• Article: not found

            Oncoprotein MDM2 is a ubiquitin ligase E3 for tumor suppressor p53.

            The tumor suppressor p53 is degraded by the ubiquitin-proteasome system. p53 was polyubiquitinated in the presence of E1, UbcH5 as E2 and MDM2 oncoprotein. A ubiquitin molecule bound MDM2 through sulfhydroxy bond which is characteristic of ubiquitin ligase (E3)-ubiquitin binding. The cysteine residue in the carboxyl terminus of MDM2 was essential for the activity. These data suggest that the MDM2 protein, which is induced by p53, functions as a ubiquitin ligase, E3, in human papillomavirus-uninfected cells which do not have E6 protein.
              Bookmark
              • Record: found
              • Abstract: found
              • Article: not found

              Interaction of 14-3-3 with signaling proteins is mediated by the recognition of phosphoserine.

              The highly conserved and ubiquitously expressed 14-3-3 family of proteins bind to a variety of proteins involved in signal transduction and cell cycle regulation. The nature and specificity of 14-3-3 binding is, however, not known. Here we show that 14-3-3 is a specific phosphoserine-binding protein. Using a panel of phosphorylated peptides based on Raf-1, we have defined the 14-3-3 binding motif and show that most of the known 14-3-3 binding proteins contain the motif. Peptides containing the motif could disrupt 14-3-3 complexes and inhibit maturation of Xenopus laevis oocytes. These results suggest that the interactions of 14-3-3 with signaling proteins are critical for the activation of signaling proteins. Our findings also suggest novel roles for serine/threonine phosphorylation in the assembly of protein-protein complexes.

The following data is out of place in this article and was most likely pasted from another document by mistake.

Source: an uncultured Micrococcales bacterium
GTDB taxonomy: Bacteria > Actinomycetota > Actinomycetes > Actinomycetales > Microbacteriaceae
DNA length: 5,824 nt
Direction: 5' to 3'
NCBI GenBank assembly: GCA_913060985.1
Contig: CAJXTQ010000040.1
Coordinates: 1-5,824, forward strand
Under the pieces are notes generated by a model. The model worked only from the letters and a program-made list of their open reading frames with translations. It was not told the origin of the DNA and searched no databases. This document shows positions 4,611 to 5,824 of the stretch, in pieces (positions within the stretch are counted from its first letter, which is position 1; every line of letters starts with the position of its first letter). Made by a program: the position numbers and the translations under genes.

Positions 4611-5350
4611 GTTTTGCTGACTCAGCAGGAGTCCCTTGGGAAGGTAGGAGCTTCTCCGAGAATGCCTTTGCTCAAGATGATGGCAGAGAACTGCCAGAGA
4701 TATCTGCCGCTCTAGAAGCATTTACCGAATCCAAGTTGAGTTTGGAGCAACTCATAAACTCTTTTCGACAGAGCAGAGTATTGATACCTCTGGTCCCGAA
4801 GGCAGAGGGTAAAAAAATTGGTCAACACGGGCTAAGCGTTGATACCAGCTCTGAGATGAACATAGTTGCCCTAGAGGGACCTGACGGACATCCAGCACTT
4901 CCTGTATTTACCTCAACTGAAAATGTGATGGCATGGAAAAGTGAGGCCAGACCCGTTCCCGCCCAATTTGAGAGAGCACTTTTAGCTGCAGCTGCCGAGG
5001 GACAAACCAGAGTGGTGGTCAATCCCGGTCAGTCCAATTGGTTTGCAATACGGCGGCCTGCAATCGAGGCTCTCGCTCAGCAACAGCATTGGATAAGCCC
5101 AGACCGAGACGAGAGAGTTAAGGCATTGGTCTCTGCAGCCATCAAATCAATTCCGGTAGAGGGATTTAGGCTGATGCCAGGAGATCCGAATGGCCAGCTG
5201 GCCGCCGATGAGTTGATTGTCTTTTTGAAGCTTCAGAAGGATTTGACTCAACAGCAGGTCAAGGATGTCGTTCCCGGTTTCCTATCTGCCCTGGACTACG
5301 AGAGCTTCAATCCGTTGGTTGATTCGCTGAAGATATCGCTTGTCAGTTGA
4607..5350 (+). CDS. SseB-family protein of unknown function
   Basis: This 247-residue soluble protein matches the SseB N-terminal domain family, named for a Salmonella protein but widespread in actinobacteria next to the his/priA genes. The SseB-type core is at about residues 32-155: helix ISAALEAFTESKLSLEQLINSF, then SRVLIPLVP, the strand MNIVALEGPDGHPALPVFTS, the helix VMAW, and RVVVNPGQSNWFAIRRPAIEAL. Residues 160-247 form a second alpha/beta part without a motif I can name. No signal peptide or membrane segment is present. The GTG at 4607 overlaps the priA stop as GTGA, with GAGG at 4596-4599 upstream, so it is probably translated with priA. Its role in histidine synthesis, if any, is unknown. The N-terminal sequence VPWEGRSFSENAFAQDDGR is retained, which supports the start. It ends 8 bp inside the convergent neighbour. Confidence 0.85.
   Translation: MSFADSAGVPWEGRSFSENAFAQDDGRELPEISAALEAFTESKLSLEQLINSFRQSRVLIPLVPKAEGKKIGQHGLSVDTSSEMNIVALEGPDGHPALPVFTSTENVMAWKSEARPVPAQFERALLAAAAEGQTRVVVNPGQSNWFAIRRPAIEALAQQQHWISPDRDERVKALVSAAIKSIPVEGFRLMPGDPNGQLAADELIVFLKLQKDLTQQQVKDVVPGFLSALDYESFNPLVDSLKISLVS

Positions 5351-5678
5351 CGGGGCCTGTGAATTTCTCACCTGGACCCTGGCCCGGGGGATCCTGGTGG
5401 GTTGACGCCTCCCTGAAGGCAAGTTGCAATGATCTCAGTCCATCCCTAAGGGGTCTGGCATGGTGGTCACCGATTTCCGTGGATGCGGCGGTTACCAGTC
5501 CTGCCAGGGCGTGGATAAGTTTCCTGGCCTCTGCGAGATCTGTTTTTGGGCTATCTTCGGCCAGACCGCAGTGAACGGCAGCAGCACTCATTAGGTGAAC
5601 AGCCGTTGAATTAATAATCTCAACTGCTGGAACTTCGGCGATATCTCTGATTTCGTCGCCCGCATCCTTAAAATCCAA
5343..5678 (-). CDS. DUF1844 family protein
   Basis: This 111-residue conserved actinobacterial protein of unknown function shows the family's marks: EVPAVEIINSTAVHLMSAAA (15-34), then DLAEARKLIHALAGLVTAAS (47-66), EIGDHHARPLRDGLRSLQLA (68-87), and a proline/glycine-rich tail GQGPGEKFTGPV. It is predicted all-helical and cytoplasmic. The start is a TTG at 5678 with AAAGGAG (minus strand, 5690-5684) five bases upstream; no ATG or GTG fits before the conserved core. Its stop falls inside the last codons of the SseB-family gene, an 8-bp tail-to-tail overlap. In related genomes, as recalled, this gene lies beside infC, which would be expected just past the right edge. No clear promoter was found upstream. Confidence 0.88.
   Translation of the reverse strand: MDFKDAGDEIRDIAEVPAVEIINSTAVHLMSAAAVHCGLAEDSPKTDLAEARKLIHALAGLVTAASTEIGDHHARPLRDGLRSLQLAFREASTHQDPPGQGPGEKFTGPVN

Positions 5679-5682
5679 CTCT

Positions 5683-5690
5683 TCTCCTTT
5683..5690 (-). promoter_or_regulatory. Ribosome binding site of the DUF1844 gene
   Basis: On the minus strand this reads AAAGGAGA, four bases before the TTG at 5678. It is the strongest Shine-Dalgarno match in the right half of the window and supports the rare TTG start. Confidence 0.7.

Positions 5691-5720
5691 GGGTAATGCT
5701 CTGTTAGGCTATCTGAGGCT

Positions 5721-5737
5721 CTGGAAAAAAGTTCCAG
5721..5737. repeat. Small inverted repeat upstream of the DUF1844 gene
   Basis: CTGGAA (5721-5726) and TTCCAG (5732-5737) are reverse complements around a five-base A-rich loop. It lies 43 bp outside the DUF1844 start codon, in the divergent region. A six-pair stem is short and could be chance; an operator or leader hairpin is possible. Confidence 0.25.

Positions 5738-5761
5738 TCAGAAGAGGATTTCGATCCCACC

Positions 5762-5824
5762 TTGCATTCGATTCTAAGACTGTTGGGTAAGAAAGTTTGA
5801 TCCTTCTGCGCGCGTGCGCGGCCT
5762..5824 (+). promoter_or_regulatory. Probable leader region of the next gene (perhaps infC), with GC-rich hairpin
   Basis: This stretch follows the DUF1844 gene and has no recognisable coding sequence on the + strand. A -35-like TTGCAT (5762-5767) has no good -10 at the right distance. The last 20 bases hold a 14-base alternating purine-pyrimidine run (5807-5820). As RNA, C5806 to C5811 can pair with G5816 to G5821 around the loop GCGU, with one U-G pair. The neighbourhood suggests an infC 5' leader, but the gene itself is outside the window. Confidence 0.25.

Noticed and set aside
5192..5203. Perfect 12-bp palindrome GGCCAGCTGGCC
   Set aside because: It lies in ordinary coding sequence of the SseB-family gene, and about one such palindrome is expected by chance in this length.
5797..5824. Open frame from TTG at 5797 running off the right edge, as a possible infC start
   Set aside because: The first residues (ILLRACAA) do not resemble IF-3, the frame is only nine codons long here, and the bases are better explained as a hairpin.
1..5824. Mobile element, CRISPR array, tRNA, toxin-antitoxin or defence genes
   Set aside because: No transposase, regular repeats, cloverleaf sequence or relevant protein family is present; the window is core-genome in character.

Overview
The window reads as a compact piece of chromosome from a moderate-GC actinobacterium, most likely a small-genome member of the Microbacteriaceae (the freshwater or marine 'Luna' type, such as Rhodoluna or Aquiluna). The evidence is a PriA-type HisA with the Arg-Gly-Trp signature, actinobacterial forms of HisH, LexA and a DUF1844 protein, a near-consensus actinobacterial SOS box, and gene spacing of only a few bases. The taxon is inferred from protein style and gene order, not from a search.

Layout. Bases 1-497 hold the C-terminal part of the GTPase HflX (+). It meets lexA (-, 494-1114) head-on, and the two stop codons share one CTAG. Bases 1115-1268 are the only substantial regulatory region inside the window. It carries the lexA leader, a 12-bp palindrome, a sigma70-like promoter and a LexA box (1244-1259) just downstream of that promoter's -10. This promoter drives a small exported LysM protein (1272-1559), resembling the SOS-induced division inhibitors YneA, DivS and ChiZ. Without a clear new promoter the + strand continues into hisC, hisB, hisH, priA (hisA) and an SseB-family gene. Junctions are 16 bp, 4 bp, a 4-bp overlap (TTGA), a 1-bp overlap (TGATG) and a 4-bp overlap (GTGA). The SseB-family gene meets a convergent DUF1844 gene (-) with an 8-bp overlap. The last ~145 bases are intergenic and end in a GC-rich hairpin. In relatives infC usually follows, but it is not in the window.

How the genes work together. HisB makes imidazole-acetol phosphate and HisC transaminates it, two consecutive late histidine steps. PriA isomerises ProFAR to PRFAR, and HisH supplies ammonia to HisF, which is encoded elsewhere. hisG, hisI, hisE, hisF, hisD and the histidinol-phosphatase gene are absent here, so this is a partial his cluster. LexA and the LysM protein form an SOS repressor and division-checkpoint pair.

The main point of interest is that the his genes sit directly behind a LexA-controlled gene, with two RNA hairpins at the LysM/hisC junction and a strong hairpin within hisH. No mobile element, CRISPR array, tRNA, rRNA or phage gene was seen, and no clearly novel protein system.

Bookmark

                Author and article information

                Contributors
                Role: Academic Editor
                Journal
                Cancers (Basel)
                Cancers (Basel)
                cancers
                Cancers
                MDPI
                2072-6694
                19 October 2016
                October 2016
                : 8
                : 10
                Affiliations
                [1 ]International Centre for Genetic Engineering and Biotechnology, Padriciano 99, I-34149 Trieste, Italy; tomaic@ 123456irb.hr
                [2 ]Division of Molecular Medicine, Rudjer Boskovic Institute, 10000 Zagreb, Croatia
                Article
                cancers-08-00095
                10.3390/cancers8100095
                5082385
                27775564
                © 2016 by the author; licensee MDPI, Basel, Switzerland.

                This article is an open access article distributed under the terms and conditions of the Creative Commons Attribution (CC-BY) license ( http://creativecommons.org/licenses/by/4.0/).

                Categories
                Review

                e6 and e7 oncoproteins, cancer, hpv

                Comments

                Comment on this article